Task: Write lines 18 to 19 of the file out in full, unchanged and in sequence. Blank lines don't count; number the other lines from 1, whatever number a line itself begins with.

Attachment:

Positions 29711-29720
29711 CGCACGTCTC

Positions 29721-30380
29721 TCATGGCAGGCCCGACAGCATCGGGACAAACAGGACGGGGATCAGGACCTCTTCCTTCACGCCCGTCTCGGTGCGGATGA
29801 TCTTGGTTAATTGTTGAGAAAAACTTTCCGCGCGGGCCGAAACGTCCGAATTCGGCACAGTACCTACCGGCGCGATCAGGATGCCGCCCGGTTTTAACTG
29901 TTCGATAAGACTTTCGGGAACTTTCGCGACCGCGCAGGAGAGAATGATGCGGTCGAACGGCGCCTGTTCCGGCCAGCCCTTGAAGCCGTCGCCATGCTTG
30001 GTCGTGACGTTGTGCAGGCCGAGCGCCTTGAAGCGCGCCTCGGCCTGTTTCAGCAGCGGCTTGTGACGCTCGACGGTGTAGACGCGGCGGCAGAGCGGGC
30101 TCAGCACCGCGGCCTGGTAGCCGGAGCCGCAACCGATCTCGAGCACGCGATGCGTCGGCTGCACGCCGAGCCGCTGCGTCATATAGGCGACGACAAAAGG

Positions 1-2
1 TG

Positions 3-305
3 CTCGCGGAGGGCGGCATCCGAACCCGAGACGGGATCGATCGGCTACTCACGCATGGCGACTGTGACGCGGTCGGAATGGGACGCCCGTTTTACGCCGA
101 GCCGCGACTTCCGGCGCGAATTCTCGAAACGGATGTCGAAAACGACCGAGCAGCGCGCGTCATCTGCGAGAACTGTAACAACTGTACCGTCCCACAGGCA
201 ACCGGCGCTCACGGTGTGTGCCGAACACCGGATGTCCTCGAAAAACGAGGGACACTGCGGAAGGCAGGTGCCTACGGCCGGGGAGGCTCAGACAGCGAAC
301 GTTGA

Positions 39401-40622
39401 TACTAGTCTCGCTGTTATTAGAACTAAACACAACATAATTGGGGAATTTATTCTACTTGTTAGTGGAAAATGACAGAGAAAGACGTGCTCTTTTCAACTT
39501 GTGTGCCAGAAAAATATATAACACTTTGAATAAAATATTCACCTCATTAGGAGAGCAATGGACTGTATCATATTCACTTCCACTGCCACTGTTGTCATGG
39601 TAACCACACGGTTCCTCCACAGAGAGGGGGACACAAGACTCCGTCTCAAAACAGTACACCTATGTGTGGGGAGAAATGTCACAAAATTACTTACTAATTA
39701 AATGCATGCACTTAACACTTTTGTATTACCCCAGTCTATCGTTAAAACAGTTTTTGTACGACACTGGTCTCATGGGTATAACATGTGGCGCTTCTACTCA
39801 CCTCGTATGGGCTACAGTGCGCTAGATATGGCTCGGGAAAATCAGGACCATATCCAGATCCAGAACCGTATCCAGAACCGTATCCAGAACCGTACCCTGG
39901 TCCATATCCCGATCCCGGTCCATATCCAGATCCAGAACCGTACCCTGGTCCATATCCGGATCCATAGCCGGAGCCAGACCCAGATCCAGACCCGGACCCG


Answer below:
39501 GTGTGCCAGAAAAATATATAACACTTTGAATAAAATATTCACCTCATTAGGAGAGCAATGGACTGTATCATATTCACTTCCACTGCCACTGTTGTCATGG
39601 TAACCACACGGTTCCTCCACAGAGAGGGGGACACAAGACTCCGTCTCAAAACAGTACACCTATGTGTGGGGAGAAATGTCACAAAATTACTTACTAATTA